But then it’s this belief that young people can be made pliant, that they can actually be made to listen to the wisdom of the elders, that inspires belief that young people will also disregard the example of their elders to change the world for the better.

Speaking at the closing ceremony of the summit on Saturday night, Winnie Madikizela-Mandela praised the power of young people to bring about positive change, stressing the need for the next generation of leaders to start making a difference.

She said: “As a grandmother, mother and great grandmother, I ask myself where we have failed you – what we could have done better and what the future holds for you.

“Comrade [Nelson] Mandela says there can be no greater reflection of a society than how it treats its children and here you are creating a world that we should have created for you.”

Mandela was not alone in his assessment of the role young people must play in the world.

Days earlier, addressing delegates at the opening ceremony of the summit at Soccer City on Wednesday, Kofi Annan said this current generation of young leaders had the potential to enforce positive change in the world.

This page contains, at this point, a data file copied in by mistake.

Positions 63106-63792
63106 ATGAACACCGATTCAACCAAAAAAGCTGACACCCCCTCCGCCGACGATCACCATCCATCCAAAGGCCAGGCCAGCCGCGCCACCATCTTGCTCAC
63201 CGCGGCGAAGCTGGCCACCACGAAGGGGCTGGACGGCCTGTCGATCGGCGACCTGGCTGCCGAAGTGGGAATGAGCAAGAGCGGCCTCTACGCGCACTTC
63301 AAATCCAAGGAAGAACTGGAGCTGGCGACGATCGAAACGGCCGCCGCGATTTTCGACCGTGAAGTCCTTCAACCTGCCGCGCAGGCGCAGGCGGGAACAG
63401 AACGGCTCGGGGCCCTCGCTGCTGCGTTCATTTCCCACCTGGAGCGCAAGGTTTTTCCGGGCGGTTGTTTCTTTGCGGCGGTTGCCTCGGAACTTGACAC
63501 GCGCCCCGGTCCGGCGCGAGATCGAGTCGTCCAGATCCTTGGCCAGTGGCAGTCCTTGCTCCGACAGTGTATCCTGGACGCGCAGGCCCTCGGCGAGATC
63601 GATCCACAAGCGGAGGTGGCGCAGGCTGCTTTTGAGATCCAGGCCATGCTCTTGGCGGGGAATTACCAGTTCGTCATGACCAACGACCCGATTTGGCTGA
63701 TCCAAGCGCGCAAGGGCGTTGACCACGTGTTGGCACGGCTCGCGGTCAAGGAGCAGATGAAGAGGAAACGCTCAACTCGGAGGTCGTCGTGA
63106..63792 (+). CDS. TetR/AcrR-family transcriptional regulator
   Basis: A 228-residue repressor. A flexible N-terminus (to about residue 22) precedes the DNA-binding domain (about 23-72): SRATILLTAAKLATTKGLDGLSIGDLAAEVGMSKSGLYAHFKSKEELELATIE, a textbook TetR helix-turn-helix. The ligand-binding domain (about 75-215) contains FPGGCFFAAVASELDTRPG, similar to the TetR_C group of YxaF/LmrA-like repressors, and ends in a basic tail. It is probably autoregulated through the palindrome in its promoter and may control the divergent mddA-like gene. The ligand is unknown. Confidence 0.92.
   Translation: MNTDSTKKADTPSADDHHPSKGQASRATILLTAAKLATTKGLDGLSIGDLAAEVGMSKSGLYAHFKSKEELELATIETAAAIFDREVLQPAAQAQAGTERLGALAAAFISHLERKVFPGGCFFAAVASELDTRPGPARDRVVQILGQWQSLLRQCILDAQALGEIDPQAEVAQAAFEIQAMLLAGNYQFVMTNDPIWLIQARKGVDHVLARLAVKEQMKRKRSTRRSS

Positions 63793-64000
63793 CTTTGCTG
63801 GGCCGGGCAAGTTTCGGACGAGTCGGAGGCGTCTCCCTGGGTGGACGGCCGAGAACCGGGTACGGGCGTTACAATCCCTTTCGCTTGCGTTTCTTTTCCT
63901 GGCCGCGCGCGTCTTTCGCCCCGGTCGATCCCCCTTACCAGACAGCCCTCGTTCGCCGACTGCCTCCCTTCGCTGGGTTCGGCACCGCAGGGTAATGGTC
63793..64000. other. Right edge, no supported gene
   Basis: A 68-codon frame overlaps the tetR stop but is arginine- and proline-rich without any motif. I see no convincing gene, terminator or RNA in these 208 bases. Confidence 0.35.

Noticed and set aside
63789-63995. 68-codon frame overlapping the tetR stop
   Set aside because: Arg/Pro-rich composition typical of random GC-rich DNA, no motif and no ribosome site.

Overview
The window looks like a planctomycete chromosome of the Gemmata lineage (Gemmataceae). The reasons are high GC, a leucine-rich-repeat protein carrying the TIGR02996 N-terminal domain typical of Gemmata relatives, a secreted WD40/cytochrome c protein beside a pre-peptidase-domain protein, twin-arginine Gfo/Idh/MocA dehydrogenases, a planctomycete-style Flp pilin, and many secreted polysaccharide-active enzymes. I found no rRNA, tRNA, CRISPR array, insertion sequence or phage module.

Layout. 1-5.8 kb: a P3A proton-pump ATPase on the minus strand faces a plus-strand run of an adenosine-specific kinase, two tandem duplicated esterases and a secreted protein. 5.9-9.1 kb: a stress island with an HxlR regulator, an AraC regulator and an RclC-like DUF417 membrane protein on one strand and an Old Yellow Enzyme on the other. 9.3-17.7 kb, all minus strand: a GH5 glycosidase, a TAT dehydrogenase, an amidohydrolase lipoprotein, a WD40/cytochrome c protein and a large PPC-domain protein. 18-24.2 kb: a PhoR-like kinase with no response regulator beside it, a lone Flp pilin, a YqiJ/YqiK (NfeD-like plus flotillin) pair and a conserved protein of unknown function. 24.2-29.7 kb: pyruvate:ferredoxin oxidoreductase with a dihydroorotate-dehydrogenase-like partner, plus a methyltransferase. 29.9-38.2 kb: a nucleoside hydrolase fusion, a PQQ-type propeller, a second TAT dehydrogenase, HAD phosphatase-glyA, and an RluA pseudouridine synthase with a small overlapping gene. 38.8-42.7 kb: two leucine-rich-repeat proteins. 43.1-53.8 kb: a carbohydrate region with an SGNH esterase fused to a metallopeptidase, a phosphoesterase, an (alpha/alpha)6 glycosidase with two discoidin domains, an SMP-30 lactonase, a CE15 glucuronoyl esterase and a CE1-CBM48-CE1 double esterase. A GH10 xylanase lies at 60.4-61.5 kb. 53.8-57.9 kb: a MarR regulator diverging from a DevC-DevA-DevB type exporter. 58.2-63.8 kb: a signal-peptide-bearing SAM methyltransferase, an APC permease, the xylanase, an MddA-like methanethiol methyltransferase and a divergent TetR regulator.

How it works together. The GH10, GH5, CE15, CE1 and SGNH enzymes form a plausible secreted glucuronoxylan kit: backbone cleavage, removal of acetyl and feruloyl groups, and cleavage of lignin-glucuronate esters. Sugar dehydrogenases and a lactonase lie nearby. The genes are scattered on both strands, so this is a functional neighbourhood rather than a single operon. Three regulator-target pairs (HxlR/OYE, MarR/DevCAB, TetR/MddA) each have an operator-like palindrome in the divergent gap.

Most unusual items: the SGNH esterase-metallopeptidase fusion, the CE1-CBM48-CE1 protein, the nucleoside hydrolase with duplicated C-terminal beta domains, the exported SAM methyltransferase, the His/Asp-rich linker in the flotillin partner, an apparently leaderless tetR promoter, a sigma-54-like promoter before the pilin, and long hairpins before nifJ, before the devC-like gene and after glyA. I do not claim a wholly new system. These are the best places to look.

“Together with your One Young World colleagues from across the globe, you embody the talent and energy that is driving change, innovation and creativity around the world,” Annan said.

For all of the optimism expressed in the potential of young people it was Bob Geldof who sounded a more worrying note to the delegates.

“The world can decide in a fit of madness to kill itself,” he said. “Sometimes progress may not be possible.”

Geldof noted that the present was a “very fraught time.”